JEFFERSON, Thomas, President. Autograph letter signed ("Th: Jefferson") to Jeremiah Van Rensselaer, Philadelphia, 10 July 1791. 1 page, 4to, integral address leaf, WITH JEFFERSON'S FREE FRANK: "Th: Jefferson" and small "Free" stamp, tear at seal, traces of mounting on verso.
THE SECRETARY OF STATE AIDS A "AN INJURED AND FRIENDLESS" FRENCHMAN WITH A LAND CLAIM
Jefferson writes to a former New York Congressman in Albany regarding "a claim to some lands in the Oneida country given by the Indians to one Le Tonnelier, & by him sold to a Mr Osmont. This latter gentleman is arrived from France & has fixed himself what chance there is, & what should be his proceedings to recover the lands, and having been very particularly recommended to me from France, I am anxious to aid his enquiries. The circumstance of Le Tonnelier's having married in Albany, & the relations between that place & the Oneida country have induced me to suppose it a good place to make the necessary enquiries. Not having the advantage of any particular acquaintance at Albany, I have presumed on behalf of Mr Osmont to address myself to you, relying for my excuse on the motives which lead to this liberty, and on your own goodness which will find in an injured & friendless stranger a proper object for its exercise. If therefore you can either at Albany, or by the means of any acquaintance you may have within reach of the lands, obtain information of the reality of Le Tonnelier's rights and the means of availing Osmont of them, the communication of it will be esteemed a very singular favor."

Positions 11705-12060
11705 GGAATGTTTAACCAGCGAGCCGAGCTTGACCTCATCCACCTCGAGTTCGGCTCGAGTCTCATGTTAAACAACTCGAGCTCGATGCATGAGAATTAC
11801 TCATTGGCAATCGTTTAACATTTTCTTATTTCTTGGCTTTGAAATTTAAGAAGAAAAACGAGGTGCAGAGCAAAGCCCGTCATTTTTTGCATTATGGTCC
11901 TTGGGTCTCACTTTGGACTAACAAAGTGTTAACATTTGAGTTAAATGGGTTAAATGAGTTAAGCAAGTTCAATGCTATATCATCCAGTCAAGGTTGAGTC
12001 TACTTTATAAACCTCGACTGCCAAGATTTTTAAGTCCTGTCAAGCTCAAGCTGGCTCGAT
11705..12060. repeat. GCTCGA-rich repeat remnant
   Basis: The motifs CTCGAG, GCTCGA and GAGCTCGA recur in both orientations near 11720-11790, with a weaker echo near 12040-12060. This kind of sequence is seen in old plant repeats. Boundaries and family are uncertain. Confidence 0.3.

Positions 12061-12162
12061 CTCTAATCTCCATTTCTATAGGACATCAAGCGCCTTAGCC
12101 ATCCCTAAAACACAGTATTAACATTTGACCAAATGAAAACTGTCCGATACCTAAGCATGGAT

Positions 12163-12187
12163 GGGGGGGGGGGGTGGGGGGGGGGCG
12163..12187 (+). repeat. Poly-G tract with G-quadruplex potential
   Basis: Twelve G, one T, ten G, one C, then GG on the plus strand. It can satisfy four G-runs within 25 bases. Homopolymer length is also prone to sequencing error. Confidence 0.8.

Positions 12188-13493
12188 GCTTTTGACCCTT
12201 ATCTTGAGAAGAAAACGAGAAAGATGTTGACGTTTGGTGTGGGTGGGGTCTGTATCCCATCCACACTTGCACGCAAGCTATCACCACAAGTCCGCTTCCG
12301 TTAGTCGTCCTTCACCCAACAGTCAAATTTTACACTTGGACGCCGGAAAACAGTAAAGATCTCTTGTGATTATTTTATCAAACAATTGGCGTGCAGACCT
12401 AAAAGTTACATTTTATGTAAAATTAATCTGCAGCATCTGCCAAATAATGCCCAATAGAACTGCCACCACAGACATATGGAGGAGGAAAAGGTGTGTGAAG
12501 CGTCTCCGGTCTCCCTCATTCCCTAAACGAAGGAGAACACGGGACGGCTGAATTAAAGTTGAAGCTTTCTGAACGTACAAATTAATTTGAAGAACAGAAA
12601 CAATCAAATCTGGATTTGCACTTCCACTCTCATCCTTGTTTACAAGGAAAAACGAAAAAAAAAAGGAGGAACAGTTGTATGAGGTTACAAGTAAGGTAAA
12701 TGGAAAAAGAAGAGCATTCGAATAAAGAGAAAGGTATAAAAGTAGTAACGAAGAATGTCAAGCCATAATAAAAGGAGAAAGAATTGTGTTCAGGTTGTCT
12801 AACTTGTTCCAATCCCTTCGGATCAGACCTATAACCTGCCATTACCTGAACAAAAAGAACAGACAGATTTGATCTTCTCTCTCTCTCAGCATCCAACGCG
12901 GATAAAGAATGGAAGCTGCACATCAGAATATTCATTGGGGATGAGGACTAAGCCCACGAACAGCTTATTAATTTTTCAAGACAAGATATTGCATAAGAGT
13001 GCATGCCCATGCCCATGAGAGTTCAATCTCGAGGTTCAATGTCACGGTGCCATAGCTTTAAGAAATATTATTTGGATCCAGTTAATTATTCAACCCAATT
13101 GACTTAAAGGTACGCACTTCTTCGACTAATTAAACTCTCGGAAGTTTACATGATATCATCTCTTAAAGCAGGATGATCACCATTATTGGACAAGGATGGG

Jeremiah Van Rensselaer (1738-1810) was born in New York, and raised at the manor house "Rensselaerswyck." He was a descendent of Kiliaen van Rensselear, Dutch merchant, director of the West India Company and the first patroon of the Manor of Rensselaer. Jeremiah served in the First Congress (1789-1791), became president of the Bank of Albany in 1798 and a Democratic elector in 1800, casting his vote from Jefferson and Burr. He served as Lt. Governor of New York 1801-1804 and died in Albany in 1810.